Being a notorious Dirty Fucking Hippie, I support Yes on 77. While this very well could hit waiters at high-end who can make good money off of tips (though I doubt it), I remember when, after Sept. 11, 2001, no one was eating out in D.C. (I just happened to be there shortly after the attacks for vacation), and even the high end servers were having a hard time making ends meet; I can’t even imagine what happened at the downscale restaurants. A living minimum wage can avert catastrophe.

Also, there are a lot of upper-middle class and gentry class people who live very well, in part because their ‘servant’ class does not, on the whole, get paid very well–or more honestly, they get paid shit. That’s wrong. Intelligent Designer forbid, you might have to pay more for dinner out.

If many of us, to have a good time, have to pay people a non-living wage to do so, then it’s time to change that.

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5 Responses to Yes On 77 In D.C.

  1. gchaffin4278
    gchaffin4278 says:

    Heck Yea! I really am surprised so many DC leaders are against this.

    On Tue, Jun 5, 2018 at 10:01 AM Mike the Mad Biologist wrote:

    > mikethemadbiologist posted: “If you walk around D.C., you might have seen > (likely you have) restaurants displaying “No on 77″ signs. This is > referring to Referendum 77 in D.C., to be held on June 19, which would > raise the minimum wage for tipped workers to the ‘regular’ minimum wage” >

  2. JDM says:

    When I lived near DC in the 70s, I had a friend who worked as a waiter, as did his girlfriend. His girlfriend worked at a high end fine dining place; the friend worked at an all you can eat seafood place frequented by families. He made far more money than she did, not just due to table turnover, but due to vastly larger tips as a percentage of the bill.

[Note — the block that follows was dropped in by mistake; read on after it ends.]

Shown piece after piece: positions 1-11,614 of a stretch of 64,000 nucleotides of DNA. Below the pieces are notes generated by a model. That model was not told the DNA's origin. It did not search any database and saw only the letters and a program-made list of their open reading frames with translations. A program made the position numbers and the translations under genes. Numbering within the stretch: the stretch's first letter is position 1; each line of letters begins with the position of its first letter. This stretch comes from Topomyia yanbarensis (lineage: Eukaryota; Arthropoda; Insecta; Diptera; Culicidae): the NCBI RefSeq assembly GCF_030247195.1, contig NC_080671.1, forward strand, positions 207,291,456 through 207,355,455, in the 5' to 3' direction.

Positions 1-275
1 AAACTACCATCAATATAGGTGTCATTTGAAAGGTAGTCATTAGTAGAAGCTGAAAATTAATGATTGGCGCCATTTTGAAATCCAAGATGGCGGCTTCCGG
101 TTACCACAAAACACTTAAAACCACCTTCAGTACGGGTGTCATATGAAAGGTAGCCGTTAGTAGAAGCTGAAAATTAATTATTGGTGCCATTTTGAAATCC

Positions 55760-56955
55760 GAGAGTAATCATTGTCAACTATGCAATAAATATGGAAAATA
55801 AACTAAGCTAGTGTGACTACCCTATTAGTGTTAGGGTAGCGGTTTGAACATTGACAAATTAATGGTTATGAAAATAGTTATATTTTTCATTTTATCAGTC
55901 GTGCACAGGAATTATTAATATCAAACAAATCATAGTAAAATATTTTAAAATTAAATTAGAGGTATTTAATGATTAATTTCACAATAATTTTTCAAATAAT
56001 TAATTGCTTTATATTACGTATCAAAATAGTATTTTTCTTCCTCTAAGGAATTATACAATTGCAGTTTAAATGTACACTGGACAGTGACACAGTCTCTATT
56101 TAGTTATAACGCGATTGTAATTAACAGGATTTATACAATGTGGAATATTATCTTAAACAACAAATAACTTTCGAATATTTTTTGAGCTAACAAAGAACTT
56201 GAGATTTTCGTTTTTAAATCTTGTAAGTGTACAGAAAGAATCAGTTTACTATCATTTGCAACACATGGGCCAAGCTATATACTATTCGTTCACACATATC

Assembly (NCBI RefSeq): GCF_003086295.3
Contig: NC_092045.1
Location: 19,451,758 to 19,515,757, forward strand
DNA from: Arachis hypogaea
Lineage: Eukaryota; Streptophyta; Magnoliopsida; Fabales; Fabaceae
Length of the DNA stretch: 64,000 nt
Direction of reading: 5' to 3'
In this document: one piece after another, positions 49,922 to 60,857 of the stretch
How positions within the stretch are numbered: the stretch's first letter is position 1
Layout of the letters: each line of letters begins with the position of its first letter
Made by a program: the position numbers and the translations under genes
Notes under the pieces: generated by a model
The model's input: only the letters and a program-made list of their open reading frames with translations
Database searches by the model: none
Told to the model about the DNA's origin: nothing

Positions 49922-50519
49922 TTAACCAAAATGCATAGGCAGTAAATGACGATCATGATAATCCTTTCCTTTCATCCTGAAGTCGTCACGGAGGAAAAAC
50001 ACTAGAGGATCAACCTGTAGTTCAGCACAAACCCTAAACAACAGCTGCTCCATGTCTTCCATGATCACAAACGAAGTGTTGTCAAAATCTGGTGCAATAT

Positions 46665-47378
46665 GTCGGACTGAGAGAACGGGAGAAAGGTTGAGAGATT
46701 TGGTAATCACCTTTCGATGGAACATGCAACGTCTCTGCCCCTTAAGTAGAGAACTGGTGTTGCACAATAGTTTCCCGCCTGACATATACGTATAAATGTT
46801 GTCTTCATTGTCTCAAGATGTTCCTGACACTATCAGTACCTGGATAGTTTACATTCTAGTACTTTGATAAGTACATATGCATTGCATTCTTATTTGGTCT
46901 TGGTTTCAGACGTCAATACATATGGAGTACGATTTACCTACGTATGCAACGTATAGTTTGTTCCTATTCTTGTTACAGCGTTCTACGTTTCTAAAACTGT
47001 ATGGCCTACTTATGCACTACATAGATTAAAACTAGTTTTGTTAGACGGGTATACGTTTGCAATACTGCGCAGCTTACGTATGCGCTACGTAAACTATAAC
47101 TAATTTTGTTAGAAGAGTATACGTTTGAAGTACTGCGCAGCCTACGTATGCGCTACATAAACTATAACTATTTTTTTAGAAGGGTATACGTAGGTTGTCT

3. Bern says:

    Interesting. The waiters I talk to fear vastly reduced tips will counterbalance the wage increase, not to mention the chance that their hours/benefits will be cut…

  4. zero says:

    American tipping is a disgusting power game. Subminimums should be abolished everywhere. Every job should pay a decent wage, and tips should be optional for excellent service.

  5. kaleberg
    kaleberg says:

    In Seattle, where the minimum wage has been rising, the trend is towards a fixed service fee. I’ve seen it at more and more restaurants. Even restaurants that have traditional tipping often add a service charge for parties of six or more. A lot of this isn’t about the tipped workers as much as the kitchen staff. Imposing a service charge means the wait staff gets at least minimum wage as does the kitchen staff, but the service charge goes to both the wait staff and the kitchen staff, something not allowed for tips.
    Right now, new restaurants are opening at an impressive rate in Seattle. We haven’t been able to keep up. We’re sure that a shakedown is coming. Not every newcomer will survive. Still, the higher minimum wage doesn’t seem to have hurt the business, nor has the new service charge policy.